The utility argument interests me the most. It shows despite any handwringing protestations, society demands we place a value on our own lives, and weigh it often.
Hopping in the car to work? You’ve decided it’s worth the small risk, to save yourself a few hours walking.
Trying a new climbing route at the crag? If you don’t value a fun thrill and good workout, you’re probably not willing to incur any risk to experience it.
We’re in a constant state of evaluation, balancing risk against reward. This doesn’t make us Devil-may-care idiots for commuting to the office, enjoying our favorite foods, or going for a relaxing swim.
These things are all a natural part of life. Besides, danger is inescapable; even in your own home where a faulty wire or leaking gas line could spell your demise.
Yet we don’t spend every second cowering before death’s specter.
Everything is Okay Because we say so
Since before you could speak, many of these activities have been heavily incorporated into your world. Someone put a value on those risks for you, and said you’re expected to pay.
In adulthood, everything changes. Overnight we’re expected to make our own assessments. Some take up the task subconsciously. Others, feeling lost, seek out a parental surrogate to tell them what’s worth the danger.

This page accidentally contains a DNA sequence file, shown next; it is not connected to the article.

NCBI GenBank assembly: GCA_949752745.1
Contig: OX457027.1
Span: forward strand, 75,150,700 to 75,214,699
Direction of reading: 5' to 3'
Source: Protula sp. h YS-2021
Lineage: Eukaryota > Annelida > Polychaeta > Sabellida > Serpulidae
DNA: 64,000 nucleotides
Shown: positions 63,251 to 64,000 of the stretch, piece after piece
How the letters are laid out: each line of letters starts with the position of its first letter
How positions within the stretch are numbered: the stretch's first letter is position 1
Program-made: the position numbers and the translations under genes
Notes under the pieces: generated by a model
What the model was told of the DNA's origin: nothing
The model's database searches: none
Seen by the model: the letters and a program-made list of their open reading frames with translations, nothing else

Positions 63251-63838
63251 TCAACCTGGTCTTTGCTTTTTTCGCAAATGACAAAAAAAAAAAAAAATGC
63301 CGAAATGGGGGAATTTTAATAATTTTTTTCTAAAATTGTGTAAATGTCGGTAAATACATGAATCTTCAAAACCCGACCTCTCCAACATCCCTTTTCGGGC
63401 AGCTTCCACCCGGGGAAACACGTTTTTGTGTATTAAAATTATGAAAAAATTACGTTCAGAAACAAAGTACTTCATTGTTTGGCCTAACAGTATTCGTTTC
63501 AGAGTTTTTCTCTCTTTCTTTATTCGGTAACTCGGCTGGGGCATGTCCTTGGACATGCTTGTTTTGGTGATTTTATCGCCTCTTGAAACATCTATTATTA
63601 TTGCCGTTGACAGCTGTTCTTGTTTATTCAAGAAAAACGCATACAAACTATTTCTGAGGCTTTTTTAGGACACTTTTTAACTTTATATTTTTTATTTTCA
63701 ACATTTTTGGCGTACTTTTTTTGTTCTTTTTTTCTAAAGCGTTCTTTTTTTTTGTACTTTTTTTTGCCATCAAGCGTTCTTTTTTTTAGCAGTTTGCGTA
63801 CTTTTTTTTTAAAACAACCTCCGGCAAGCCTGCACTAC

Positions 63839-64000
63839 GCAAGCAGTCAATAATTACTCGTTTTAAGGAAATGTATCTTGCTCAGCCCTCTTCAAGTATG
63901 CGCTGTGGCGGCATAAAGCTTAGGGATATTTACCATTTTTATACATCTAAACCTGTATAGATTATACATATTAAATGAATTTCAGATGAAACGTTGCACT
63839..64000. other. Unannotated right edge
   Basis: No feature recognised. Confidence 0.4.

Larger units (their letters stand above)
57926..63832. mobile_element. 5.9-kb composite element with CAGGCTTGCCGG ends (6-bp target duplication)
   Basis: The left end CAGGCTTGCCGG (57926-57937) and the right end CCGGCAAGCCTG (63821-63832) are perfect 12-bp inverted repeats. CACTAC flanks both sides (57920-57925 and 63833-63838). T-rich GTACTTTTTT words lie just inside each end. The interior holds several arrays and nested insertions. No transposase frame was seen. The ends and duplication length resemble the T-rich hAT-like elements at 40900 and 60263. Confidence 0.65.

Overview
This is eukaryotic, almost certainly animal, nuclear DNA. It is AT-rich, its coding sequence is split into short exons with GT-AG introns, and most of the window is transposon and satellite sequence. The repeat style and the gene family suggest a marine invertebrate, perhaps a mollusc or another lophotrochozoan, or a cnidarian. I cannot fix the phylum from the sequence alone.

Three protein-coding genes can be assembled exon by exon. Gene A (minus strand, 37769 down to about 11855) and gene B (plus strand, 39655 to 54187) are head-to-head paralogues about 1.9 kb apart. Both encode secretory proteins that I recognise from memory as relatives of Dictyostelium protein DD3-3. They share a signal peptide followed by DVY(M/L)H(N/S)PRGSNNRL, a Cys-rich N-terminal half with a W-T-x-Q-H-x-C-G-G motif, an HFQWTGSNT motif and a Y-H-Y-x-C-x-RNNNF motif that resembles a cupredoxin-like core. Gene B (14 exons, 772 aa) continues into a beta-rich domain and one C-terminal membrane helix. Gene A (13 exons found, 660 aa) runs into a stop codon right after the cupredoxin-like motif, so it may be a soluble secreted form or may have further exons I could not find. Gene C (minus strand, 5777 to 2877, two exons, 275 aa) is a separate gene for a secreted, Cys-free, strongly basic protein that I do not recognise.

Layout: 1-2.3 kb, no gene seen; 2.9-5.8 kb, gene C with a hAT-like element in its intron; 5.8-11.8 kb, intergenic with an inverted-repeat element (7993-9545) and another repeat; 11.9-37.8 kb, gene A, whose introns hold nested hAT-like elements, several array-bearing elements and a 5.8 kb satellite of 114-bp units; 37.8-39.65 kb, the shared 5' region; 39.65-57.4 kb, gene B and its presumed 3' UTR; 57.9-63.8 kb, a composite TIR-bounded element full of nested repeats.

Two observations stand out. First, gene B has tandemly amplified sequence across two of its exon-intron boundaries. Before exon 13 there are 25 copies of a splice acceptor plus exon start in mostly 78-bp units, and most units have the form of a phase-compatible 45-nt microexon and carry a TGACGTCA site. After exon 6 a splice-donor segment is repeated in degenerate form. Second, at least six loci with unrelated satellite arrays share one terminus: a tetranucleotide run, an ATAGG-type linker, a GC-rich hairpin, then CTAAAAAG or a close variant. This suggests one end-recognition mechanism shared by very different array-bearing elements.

Don’t give up your own agency by deferring those choices to someone else. Absolute safety is impossible. Be smart, and don’t let fear take away your rational thinking.
Beta before beer, you’re in the clear; beer before beta, you’ll fall and hurt yourself. Catchy, I know. Please responsibly enjoy celebration drinks after you’re done climbing.
Oh, but we do cower. Behind masks and “vaccines.” But, this week i was driving my teens home from school, and we saw their friends in another car. There was a teen girl cramped sideways into the hatchback, presumably no seatbelt. The teen driver headbanged for a frenetic moment reminding me that he has some kind of attention deficit and hyperactivity, always noticeable when in his presence. I worried about my ethical concerns: whether the girl in the “trunk” has parents who would wish to be told of the manner in which she is traveling home; whether it’s my place to tell the driver’s parents that he had an overcrowded car, and was changing lanes needlessly and copiously to speed through traffic. I asked my own teens about the dilemma, to which they instructed me: there are some things that are stupid risks to take, and some people are more prone to take them because they perceive it as fun. I realized that maybe people who don’t learn which real thrills are worth taking calculated risks are prone to taking crappy thrills for unknown and unmitigated risk. Is this what we mean when we say “Go outside”? Can the younger generation and all future generations encode a new understanding that we need a slower drip on dopamine than what screens can offer? That we must do the calculations in order to take real risks, mitigated, so that we can truly live, rather than crappy risks that incur low payouts in joy, abandon, expansion, succor, oneness, belonging, worship?